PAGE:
Kurt and Bill were on a close air mission with troops being overrun. Kurt was scheduled to provide close air support to Marines who were in a world of trouble. I believe Bill said they made five or six runs with snakes and they could tell the ground troops were in a bad situation. Kurt decided to start making dry runs at the enemy positions, trying to make them hold their postions to keep the Marines from being overrun. Kurt would roll and simulate a bombing run with no ammo to drop and at the normal release point he would light his burners to make the enemy think he had dropped something. Kurt was trying to hold the enemy down until another aircraft could get on station. Bill said he thought it was on their 8th dry run that Kurt took a 30 cal round through the chest. Bill punched out and you know the rest of the story.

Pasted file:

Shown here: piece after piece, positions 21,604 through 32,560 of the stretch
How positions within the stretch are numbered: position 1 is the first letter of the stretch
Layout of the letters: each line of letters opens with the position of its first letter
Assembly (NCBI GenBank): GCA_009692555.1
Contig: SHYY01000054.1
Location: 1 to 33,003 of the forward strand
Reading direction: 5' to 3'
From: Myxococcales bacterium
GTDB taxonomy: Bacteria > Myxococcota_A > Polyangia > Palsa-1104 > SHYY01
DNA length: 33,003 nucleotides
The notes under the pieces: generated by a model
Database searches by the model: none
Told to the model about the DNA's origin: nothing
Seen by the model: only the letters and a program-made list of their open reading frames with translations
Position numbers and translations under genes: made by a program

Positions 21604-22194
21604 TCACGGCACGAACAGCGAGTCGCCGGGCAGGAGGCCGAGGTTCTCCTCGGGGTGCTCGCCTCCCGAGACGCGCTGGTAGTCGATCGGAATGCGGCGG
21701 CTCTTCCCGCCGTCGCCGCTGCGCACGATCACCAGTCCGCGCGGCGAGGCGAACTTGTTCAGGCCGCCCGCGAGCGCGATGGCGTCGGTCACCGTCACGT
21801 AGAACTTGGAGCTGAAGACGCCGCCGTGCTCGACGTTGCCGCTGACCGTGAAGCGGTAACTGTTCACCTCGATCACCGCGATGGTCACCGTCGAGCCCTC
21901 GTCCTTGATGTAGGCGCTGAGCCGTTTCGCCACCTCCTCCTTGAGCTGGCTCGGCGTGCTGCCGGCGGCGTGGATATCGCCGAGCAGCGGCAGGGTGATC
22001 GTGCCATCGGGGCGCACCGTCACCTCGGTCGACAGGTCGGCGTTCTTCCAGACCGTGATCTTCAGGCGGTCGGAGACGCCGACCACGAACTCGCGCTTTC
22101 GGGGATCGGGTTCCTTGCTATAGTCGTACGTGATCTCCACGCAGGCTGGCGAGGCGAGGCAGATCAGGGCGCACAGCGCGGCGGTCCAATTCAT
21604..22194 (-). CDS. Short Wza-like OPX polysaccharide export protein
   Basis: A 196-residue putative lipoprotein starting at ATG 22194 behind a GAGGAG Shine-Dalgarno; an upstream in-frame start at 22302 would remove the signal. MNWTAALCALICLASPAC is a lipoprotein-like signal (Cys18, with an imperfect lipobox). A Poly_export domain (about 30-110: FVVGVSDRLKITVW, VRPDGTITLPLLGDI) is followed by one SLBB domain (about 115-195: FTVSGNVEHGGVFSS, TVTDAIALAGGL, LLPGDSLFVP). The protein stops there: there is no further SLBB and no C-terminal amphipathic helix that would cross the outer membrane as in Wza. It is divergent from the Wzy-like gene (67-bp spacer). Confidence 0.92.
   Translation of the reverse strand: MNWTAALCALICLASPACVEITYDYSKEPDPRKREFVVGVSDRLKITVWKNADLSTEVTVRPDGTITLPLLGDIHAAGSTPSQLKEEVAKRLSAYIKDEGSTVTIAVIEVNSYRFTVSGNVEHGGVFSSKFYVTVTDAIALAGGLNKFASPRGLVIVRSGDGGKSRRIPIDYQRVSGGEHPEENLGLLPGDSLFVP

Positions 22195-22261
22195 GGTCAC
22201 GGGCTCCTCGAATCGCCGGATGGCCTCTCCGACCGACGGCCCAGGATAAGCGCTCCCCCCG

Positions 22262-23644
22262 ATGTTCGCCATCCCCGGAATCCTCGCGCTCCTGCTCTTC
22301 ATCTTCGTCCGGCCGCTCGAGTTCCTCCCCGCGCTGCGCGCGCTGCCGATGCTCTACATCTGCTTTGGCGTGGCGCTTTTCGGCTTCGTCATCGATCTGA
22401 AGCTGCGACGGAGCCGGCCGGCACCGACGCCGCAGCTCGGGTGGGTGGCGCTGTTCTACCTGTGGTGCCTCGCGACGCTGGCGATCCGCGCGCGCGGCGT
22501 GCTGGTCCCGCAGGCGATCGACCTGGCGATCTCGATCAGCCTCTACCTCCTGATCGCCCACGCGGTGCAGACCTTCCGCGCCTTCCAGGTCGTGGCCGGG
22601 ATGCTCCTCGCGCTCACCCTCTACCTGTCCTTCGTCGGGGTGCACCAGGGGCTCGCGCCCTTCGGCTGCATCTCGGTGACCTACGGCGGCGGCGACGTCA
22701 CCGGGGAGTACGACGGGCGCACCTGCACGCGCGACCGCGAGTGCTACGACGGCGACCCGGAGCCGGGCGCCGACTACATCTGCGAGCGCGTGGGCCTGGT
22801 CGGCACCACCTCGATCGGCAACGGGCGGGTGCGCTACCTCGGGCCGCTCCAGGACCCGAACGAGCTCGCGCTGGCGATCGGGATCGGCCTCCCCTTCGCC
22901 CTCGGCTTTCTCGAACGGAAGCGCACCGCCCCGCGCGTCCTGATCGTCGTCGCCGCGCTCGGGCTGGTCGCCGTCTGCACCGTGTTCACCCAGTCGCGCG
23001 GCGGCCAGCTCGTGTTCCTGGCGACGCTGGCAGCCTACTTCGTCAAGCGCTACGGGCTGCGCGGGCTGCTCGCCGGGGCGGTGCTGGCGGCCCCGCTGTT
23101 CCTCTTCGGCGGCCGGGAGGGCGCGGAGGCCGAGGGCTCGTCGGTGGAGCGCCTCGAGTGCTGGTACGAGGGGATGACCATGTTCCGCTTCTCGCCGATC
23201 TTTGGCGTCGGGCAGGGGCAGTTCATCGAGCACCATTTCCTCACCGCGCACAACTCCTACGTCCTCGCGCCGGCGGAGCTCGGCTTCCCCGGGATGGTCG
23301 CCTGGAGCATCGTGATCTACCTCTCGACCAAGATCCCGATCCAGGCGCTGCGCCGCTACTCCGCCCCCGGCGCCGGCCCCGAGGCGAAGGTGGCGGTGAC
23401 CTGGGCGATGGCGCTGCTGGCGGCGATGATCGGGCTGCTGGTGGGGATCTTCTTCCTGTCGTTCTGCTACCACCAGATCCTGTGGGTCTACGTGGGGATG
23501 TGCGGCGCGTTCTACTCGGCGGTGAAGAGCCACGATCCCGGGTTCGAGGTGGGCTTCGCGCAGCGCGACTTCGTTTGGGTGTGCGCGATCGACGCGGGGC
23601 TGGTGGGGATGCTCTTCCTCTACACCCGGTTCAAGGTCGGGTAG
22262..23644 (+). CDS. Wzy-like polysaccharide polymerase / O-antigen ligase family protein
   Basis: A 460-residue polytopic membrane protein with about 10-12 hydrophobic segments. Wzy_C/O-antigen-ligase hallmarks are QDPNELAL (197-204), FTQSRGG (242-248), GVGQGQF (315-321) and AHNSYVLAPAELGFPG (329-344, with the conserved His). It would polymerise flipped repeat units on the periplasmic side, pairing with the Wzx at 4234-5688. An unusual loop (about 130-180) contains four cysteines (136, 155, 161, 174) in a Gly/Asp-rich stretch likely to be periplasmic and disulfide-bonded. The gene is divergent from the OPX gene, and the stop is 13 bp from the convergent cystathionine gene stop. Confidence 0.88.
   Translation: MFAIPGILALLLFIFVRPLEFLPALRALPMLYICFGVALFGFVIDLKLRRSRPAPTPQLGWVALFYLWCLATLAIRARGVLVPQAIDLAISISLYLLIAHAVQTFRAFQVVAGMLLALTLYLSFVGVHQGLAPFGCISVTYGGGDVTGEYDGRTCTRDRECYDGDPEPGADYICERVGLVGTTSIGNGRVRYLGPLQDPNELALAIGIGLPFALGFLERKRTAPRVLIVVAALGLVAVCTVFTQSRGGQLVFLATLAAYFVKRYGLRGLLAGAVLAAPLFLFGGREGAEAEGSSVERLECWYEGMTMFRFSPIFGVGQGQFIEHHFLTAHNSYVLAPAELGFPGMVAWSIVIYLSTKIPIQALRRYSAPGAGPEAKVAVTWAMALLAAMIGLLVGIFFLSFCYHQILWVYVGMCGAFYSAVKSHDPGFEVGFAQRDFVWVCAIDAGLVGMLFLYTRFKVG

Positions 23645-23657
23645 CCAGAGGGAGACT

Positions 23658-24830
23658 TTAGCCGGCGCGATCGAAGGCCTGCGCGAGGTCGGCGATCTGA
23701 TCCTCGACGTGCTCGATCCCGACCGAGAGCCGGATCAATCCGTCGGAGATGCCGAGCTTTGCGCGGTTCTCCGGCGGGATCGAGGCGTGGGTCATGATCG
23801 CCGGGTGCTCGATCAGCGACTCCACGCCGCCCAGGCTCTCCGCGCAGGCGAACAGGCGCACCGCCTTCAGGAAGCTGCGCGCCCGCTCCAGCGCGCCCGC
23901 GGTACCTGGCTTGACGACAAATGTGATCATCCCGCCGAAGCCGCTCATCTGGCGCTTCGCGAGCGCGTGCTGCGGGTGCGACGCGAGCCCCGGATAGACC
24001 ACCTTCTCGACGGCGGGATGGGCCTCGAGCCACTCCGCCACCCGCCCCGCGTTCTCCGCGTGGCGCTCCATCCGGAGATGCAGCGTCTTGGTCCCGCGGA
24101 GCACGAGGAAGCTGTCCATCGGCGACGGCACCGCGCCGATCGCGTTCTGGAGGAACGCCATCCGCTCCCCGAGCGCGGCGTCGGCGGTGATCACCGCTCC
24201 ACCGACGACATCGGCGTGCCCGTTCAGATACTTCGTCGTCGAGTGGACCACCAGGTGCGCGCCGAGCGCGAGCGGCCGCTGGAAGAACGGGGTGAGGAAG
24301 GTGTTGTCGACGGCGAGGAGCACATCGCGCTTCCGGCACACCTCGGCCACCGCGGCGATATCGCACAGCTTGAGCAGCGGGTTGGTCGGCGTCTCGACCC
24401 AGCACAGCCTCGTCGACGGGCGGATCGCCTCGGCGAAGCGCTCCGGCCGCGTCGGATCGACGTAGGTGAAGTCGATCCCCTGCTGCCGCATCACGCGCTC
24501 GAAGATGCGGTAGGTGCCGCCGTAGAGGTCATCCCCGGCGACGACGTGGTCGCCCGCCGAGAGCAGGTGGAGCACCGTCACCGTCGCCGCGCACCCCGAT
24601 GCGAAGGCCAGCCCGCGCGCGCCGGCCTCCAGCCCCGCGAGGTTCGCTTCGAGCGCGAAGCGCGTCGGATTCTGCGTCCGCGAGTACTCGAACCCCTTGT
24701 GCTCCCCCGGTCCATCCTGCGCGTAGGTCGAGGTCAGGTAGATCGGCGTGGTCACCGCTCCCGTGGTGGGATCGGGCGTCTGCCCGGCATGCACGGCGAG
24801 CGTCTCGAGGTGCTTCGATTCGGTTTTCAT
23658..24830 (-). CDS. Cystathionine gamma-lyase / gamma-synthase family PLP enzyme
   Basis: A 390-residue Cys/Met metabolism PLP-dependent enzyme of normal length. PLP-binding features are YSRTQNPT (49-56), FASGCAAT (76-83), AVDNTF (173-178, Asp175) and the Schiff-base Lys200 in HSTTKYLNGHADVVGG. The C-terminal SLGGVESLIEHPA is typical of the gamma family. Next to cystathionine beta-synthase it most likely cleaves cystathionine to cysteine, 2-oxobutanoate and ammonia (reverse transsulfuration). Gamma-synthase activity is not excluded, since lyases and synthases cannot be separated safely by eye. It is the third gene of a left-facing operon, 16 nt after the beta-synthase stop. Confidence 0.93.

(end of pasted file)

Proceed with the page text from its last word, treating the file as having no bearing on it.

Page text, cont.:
Somehow the write up on this site just doesn't do justice to what Kurt was trying to do and it doesn't do justice to the spirit of the Marines who served in those years.

    Thanks, Dennis Olszewski

    1. Dennis. I served with Bill until the end of our Vietnam tour, and again at El Toro. He never shared with me the details you set out in your comment. It seems odd that they would make five or six runs with snakes, since you would normally pickle them on the first run.

      Sorry you were not satisfied with my blog.

      David Dunn

  10. I typed the letter of condolence to Kurt's parents and wife. Colonel R.E. Howard had me work on it for 2 days until it was as perfect as he thought it should be. I will always remember Kurt buying me a coke the morning of his last flight. My initials are below Col. Howards. My initials are "rem" and were below "REH".

  11. I was a Cpl in VMFA-451 and a Cpl/Sgt in 122/MAG-13. I remember you, Sir. You snatched me up at CLAB and 'instructed' me never to salute an officer in a combat zone. I never did again.